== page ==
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Suez Canal: Biden offers help as some vessels head for Cape of Good Hope

Joe Biden has said the US is looking at what it can do to help free the 400-metre container ship Ever Given from its position blocking the Suez canal as the trade route crisis stretched into a fifth day.

“We have equipment and capacity that most countries don’t have. And we are seeing what help we can be,” the US president said on Friday in Delaware. His comments came after a US official said the navy was prepared to send a team of dredging experts to the canal, but was awaiting approval from local authorities.

Meanwhile, as the latest effort to dislodge the ship with tug boats was suspended late on Friday, shipping companies began to reroute cargoes elsewhere to avoid worsening the huge logjam that has built up at either end of the crucial trade artery.

Maersk said 22 of its vessels had been affected so far and that it had so far rerouted two of its vessels around the Cape of Good Hope at the southern tip of Africa.

A spokesperson said: “We are closely monitoring the development of the floating operations of the affected vessel to better assess the measures to be taken to mitigate the delay of the affected cargo. The longer it takes to re-float the vessel, the greater the risk that we’ll see serious bottlenecks in ports in northern Europe, and the bigger the hurdle to clean up.”

The Japanese owner of the ship, Shoei Kisen Kaisha, said it aimed to free the vessel by Saturday afternoon UK time, but could not guarantee the effort would be complete by then.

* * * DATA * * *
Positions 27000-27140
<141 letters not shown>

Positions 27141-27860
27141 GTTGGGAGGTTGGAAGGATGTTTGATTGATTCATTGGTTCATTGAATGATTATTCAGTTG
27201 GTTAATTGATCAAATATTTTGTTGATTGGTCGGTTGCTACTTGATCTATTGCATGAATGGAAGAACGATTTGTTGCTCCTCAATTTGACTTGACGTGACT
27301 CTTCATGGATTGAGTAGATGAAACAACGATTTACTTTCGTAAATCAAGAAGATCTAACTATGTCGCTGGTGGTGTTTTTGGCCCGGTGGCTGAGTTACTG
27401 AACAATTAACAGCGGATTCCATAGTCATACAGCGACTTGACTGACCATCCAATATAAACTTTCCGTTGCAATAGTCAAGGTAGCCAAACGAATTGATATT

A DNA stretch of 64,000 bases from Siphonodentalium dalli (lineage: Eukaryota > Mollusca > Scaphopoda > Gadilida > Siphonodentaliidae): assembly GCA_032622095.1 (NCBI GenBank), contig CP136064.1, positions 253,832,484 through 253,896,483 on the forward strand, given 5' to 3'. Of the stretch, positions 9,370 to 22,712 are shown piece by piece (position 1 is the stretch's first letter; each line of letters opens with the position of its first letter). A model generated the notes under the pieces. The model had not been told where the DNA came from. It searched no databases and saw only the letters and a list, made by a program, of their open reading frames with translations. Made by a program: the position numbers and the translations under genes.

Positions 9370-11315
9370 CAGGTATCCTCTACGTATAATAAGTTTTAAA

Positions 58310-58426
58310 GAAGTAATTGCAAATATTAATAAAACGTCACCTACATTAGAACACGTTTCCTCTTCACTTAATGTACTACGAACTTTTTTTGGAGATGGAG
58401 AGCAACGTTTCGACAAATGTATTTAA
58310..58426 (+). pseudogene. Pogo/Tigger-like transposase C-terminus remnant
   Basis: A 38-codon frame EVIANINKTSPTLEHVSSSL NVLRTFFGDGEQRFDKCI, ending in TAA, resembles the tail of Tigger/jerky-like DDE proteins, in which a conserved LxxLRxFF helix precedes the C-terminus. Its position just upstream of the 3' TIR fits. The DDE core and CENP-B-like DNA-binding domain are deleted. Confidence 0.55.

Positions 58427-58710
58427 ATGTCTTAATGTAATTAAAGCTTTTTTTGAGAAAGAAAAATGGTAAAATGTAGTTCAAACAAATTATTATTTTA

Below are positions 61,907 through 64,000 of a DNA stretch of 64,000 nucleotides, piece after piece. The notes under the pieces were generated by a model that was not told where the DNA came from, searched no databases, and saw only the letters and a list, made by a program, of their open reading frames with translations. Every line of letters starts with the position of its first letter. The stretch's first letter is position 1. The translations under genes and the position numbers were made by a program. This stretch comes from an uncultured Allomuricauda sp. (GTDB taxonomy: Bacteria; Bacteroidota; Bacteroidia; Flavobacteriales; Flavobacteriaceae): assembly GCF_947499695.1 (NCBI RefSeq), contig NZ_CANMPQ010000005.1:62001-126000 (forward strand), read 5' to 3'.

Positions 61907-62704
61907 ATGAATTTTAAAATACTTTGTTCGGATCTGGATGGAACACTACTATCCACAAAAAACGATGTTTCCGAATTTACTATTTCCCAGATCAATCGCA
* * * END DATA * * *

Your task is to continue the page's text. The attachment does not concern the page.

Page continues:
Shipping rates for oil product tankers have nearly doubled since the ship became stranded, and efforts to free the giant vessel may take weeks and be complicated by unstable weather, threatening costly delays for companies already dealing with COVID-19 restrictions.

A Dutch rescue team had confirmed two additional tugs would arrive on Sunday to help dislodge the ship, the Ever Given’s technical manager, Bernhard Schulte Shipmanagement (BSM), said.

Earlier, the Suez Canal Authority (SCA) said efforts to free the ship by tug resumed following the completion of dredging operations at its bow to remove 20,000 cubic metres of sand.

“The tugging operations require the availability of a number of supporting factors including wind direction and tides, which makes it a complex technical process,” the authority said.

The SCA welcomed a US offer to help. Turkey also said it could send a vessel to the canal, amid a push by Ankara to repair ties with Egypt after years of animosity.

The suspension of traffic along the channel linking Europe and Asia has deepened problems for shipping lines.

The blockage could cost global trade $6bn-$10bn a week, a study by German insurer Allianz showed on Friday.

Ratings agency Moody’s expects Europe’s manufacturing and car parts suppliers to be most affected because they operate “just-in-time” supply chains, and said port congestion and further delays to the supply chain were “inevitable”.